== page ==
Monday, May 7, 2007

More Elephants

I mentioned in the comments section to my last post about elephants ("When I See An Elephant Walk At A Moderate Pace...." I would include here a link but you just need to scroll down about two seconds.) that one of the mini-linklets mentioned in that post deserves its own post. That post is now here. Here is the link again: here.

It is a link to a Google Answers question and answer sparring session. Some guy from India asks this question:
I live in the south Indian city of Madras (Chennai). I want to buy an
elephant. Where can I get one? How much will it cost to maintain? Can
I commute to work on it?

This is a serious question by a serious guy and he catches flack for it by Internet jokesters. The whole thing is really too good not to read. If anyone reading this doubts the greatness of the Internet, just keep this in mind: an exchange like this--bringing together serious Indian elephant-buyers and guys who sit on Google all day and make fun of serious Indian elephant-buyers--would not be possible.

Tuesday, May 1, 2007

A Little Re-Examination Never Hurt Anyone

As I was sitting in a boring stats class (is there any other kind?) I started examining the pile of stapled papers on my desk because this seemed to be way more interesting than whatever was going on in the front of the room. I started thinking: what is the best way to staple papers? I normally staple at a perfectly horizontal angle because this seemed to be the neatest on the page. I realized, though, that the aesthetic value of a horizontal staple might not be the most important consideration. What about, for example, ease of page-turning? Is there a better way to staple papers? I ask and the Internet answers. I found this website which asked the same exact question and actually put in the time to test the different staple angles. He (or possibly: They) conclude that a 67.5 angle is the chosen one:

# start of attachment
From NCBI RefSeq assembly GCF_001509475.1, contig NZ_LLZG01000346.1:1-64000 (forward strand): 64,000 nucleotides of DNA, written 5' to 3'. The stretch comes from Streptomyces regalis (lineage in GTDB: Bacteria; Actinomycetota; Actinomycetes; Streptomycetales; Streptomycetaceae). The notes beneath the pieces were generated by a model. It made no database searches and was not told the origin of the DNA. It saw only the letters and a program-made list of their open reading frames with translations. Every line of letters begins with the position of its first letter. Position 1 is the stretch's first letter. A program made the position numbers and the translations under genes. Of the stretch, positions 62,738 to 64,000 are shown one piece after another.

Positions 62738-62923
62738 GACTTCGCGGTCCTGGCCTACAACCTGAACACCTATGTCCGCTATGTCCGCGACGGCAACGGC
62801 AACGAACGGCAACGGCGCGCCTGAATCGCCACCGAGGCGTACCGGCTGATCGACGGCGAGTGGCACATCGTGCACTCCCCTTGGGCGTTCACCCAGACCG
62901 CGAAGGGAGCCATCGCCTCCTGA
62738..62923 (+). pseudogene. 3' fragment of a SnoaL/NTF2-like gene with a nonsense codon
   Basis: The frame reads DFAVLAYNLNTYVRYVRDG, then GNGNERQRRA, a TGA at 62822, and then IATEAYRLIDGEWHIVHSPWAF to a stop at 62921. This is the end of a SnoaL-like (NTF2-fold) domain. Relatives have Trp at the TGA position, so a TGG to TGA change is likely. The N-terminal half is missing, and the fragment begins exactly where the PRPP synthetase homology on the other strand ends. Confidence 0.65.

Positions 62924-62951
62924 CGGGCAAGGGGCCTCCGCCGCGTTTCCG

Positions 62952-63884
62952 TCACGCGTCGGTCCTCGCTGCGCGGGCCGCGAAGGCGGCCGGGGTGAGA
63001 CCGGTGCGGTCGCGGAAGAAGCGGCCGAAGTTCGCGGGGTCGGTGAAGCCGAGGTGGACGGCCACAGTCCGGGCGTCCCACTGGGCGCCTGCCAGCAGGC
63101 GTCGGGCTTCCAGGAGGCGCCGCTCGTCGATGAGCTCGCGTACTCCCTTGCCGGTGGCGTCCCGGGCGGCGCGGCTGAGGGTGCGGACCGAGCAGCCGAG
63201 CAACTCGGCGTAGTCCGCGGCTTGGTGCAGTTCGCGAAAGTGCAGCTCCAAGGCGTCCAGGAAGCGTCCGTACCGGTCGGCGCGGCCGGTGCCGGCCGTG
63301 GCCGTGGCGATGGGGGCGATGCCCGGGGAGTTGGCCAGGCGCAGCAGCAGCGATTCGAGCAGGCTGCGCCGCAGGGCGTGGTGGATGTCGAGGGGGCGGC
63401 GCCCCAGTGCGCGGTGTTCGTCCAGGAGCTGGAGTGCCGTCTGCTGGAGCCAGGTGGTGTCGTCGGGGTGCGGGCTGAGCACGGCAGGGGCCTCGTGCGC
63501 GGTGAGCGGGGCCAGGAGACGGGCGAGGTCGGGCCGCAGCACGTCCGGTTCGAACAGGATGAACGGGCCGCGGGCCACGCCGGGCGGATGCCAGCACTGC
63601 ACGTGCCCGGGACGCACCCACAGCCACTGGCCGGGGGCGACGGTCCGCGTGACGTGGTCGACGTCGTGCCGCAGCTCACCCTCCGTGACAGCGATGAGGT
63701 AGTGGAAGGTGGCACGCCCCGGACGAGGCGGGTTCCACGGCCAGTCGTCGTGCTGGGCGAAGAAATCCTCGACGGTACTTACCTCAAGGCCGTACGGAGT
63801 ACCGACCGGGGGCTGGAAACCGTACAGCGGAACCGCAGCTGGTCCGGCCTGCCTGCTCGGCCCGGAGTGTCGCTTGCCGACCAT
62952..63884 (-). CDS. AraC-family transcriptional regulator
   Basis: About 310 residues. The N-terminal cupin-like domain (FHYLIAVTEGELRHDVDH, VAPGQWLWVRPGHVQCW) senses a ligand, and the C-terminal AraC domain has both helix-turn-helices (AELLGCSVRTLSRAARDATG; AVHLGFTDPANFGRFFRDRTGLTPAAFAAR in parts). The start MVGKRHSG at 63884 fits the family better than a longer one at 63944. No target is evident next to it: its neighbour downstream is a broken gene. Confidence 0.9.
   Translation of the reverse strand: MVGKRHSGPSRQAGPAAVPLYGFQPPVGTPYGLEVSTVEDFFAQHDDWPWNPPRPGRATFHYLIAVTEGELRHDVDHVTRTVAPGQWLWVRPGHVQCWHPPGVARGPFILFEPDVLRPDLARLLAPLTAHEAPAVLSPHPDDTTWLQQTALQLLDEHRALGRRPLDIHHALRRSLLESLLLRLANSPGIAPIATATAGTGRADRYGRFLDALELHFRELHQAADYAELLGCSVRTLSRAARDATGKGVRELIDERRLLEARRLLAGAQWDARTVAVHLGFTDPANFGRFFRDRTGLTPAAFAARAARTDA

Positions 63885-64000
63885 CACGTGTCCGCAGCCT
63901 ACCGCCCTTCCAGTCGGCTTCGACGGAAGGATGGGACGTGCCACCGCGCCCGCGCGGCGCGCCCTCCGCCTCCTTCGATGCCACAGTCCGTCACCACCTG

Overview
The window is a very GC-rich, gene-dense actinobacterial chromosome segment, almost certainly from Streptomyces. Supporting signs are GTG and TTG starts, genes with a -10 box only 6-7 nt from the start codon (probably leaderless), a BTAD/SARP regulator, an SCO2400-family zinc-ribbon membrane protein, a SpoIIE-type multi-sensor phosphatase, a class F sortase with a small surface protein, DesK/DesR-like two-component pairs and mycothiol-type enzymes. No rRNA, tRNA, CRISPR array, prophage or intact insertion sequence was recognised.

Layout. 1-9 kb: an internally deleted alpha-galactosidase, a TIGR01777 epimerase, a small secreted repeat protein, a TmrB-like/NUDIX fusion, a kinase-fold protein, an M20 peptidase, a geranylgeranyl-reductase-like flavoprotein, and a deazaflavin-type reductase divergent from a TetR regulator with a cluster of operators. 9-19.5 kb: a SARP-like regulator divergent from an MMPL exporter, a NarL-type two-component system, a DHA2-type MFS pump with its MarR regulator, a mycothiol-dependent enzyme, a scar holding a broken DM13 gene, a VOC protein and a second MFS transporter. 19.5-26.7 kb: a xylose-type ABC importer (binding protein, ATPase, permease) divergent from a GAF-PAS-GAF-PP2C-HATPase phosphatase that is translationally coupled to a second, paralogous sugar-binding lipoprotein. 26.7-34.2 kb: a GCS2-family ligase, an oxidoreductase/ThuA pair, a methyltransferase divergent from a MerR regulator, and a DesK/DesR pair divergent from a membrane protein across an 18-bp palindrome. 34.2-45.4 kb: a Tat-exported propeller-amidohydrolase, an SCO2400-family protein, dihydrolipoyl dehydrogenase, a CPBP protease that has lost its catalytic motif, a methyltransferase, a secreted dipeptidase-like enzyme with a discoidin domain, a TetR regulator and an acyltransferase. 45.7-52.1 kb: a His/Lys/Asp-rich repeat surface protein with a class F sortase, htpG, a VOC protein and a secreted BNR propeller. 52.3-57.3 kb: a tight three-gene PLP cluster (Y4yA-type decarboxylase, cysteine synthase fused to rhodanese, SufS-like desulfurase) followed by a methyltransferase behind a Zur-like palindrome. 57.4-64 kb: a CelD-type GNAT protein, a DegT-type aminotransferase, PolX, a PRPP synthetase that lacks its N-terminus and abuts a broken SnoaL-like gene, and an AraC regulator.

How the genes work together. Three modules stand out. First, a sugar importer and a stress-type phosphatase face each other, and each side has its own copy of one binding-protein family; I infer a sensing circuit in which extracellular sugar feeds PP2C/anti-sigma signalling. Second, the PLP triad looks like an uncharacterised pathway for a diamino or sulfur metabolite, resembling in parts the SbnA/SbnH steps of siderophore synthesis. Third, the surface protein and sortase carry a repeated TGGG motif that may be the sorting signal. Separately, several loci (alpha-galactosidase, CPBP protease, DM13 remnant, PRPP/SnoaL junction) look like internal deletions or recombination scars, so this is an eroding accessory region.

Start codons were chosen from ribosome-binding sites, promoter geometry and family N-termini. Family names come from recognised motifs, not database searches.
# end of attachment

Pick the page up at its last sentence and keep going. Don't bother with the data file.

A slight twist on the classic 45 degrees fixing. This has a little more flair as it starts to adhere to some of the Golden Mean rules. My personal preference and the one I think Da Vinci would have gone for (and he may have done - if only the Vatican would allow us to see the books.).
Since I'm already on the topic of rethinking things that no one ever thinks about, I'll point out this website which is put together by a guy named Ian who is the self-proclaimed world expert on shoelaces. (Esquire did a piece on him, which is how I found his website.) He invented a new way to tie shoelaces, which he calls Ian's Knot. Also, he outlines 32 ways to lace your shoes. I chose a simple yet elegant Over-Under lacing method for my new pair of shoes. I think they look quite snazzy.